Friday, June 7, 2013


This time last week I was in London. Went there a couple of Sundays back and returned last Sunday. Did four days' advertising and design work with an old chum who runs a thriving business at Butlers Wharf in the shadow of Tower Bridge ( Didn't work on the Monday because it was a bank holiday so did a bit of pottering and shopping with Georgie in sunny Putney. Had the Saturday off too and visited John Lewis in Kingston with Georgie and Donnie in order to eye up Apple computery stuff  that Georgie needs to buy in readiness for going freelance when she moves out here in July.

Even though I lived and worked in London for more years than I care to remember, it still comes as a big culture shock on those rare occasions when I visit the capital city. I used to take for granted the hustle and bustle, the flashy cars, the rampant consumerism, the high prices and the constant drive for success and wealth, but now I find the whole thing rather unreal and more than a bit vulgar. Maybe it's because I'm getting old, or maybe it's because I'm now a hermit recluse from the misty backwoods of rural France, or maybe it's because I'm not a Londoner (there's a song there somewhere). Whatever the reason, I now feel like an alien from a distant planet whenever I visit.

To get to my chum's offices I'd catch a train from Putney to Waterloo, passing loads of new buildings that have shot up along the south bank of the Thames. I presume some are offices and some are flats, but who can afford such places? The rents or purchase prices must be astronomical. At Waterloo I'd then catch a train from Waterloo East to London Bridge, with glimpses of even more buildings going up in the City. Recession? What recession? These architectural towers are testimony to the fact that London's booming while the rest of Britain boards up shops in streets strewn with tumbleweeds. Scary. Then, at London Bridge, I'd walk to Butlers Wharf passing even more flashy new office buildings, including those of PricewaterhouseCoopers and Ernst & Young among others. Clearly these companies are hugely successful, but what do they actually do? As far as I can make out, they're just accountancy firms. I presume their expertise lies in saving tax for big corporations and, by doing so, are major players in the money game. Call me an old hippy, but I feel these companies and their impressive tower blocks are built on far from solid foundations. Just as soon as the big money moves from London to Peking or somewhere else in the developing nations (as it surely will eventually - it's just a question of time), these houses of cards will come tumbling down. As I said, scary.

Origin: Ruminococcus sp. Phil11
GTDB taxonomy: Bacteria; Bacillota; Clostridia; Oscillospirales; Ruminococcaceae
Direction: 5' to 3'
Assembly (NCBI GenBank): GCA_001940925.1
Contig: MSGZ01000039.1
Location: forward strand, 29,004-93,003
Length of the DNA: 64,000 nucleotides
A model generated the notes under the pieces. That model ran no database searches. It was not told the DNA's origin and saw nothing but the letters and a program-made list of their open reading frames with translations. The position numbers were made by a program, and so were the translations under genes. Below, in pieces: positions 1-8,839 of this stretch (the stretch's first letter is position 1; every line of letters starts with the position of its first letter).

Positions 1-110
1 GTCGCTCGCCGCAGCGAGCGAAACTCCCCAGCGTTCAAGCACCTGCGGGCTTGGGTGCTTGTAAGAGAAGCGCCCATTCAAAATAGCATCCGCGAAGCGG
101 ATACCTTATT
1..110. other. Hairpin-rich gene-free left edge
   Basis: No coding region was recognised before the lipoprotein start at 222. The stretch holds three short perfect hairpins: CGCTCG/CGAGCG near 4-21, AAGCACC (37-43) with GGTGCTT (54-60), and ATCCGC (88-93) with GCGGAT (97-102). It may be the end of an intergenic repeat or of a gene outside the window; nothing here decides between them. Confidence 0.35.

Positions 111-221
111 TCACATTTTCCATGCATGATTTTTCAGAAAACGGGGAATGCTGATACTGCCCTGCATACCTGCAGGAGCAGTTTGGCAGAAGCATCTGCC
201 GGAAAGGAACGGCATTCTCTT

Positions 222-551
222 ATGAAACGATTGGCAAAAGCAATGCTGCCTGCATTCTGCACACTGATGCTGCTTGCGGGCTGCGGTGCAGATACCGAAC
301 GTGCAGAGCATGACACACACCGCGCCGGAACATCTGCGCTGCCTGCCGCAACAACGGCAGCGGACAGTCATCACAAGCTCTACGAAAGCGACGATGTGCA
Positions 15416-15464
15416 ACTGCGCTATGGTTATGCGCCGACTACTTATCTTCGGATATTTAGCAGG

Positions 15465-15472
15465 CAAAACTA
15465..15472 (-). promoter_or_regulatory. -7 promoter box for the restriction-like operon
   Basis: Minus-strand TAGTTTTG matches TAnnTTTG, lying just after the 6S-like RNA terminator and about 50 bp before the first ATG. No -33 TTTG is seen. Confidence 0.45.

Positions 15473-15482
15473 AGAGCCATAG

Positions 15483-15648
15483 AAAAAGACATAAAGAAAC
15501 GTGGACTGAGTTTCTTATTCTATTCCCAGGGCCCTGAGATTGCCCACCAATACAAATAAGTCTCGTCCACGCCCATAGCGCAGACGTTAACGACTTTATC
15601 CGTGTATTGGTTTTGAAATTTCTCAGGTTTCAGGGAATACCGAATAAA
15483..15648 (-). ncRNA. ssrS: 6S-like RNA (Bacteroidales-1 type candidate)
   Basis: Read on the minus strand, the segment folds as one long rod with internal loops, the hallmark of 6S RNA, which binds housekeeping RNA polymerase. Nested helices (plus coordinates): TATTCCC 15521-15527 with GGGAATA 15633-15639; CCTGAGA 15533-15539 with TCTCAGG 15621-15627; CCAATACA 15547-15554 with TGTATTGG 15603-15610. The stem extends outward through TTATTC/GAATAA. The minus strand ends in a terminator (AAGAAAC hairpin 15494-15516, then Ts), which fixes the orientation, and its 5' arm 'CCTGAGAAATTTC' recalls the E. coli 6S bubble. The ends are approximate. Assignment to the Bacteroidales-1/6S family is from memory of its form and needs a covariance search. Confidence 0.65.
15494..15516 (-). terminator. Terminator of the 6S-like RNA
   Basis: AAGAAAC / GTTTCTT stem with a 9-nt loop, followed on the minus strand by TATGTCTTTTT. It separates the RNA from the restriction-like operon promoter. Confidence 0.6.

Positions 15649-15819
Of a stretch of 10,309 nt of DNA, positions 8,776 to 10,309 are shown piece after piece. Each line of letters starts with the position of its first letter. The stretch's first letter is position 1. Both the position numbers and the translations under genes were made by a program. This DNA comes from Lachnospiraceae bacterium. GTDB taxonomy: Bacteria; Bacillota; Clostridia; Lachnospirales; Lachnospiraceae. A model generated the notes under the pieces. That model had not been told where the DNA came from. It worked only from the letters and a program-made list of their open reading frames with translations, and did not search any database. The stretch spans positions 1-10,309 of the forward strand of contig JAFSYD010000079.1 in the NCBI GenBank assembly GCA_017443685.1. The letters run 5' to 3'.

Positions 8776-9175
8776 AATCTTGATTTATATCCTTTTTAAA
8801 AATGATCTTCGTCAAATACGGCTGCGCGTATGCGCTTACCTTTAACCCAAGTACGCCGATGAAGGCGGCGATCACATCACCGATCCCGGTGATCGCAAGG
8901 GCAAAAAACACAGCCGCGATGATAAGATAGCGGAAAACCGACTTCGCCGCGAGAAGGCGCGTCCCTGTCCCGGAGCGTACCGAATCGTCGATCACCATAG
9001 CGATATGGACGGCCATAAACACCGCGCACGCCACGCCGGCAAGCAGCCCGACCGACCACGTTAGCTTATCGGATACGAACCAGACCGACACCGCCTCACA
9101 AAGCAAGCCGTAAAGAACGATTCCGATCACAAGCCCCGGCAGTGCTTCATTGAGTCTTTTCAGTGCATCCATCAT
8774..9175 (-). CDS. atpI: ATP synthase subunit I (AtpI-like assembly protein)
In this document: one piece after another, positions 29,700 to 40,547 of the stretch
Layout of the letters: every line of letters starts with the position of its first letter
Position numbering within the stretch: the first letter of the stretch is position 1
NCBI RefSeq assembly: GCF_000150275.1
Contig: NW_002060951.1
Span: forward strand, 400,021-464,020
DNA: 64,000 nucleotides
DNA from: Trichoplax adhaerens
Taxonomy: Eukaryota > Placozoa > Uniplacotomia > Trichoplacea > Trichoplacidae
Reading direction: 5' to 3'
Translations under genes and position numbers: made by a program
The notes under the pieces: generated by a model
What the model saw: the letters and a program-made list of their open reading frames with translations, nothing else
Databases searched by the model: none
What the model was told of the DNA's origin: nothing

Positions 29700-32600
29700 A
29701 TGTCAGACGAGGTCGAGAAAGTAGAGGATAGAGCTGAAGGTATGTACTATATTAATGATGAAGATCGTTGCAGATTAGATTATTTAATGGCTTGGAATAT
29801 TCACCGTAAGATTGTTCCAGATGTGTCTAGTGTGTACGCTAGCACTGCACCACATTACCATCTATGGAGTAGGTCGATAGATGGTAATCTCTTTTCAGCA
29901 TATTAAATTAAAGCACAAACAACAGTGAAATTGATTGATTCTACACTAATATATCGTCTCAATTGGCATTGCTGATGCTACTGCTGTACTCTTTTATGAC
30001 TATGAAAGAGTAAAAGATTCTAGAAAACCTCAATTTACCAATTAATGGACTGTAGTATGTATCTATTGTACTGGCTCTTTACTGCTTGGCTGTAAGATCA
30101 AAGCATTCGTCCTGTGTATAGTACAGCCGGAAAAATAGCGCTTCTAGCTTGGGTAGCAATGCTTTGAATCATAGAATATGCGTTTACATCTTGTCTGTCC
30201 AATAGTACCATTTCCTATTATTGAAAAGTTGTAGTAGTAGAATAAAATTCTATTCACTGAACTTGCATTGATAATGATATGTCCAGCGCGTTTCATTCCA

After work I'd amble back to London Bridge after sunset, but this time along the riverside with wonderful views of Tower Bridge and the City lit up with twinkling lights and their reflections in the dark waters of the Thames. Here I'd stop and become a tourist, taking out my camera and snapping sights that have been snapped millions of times before. Nay, au contraire; that City view is constantly changing as more and more buildings are constructed. The latest one looks like it's almost finished. Not sure what it is though. Maybe it's yet another rip-off bank HQ, or yet another accountancy giant making a loud statement of massive wealth. Ah well, whatever it is it looks rather pretty at sundown. Then it's onward to London Bridge station where I'm suddenly aware of a tall building stretching upwards towards the distant sky: The Shard. Once again I'm thinking what's it for, who's going to live there or work there? Beats me. Shaking my head in disbelief and incomprehension at what London's become, I stagger onwards and catch the train back to Putney. An alien in a foreign land indeed.

So that was London. On the Sunday I flew back to Limoges, rescued Jock from the jailhouse (kennels) and drove back home to the misty hills. I would have stayed longer in London and maybe visited sis and bro-in-law up north, but as it was the first time Jock has been in jail on his own (after Sprock's sad passing), I felt I had to get back quick as poss. Ah well, another time.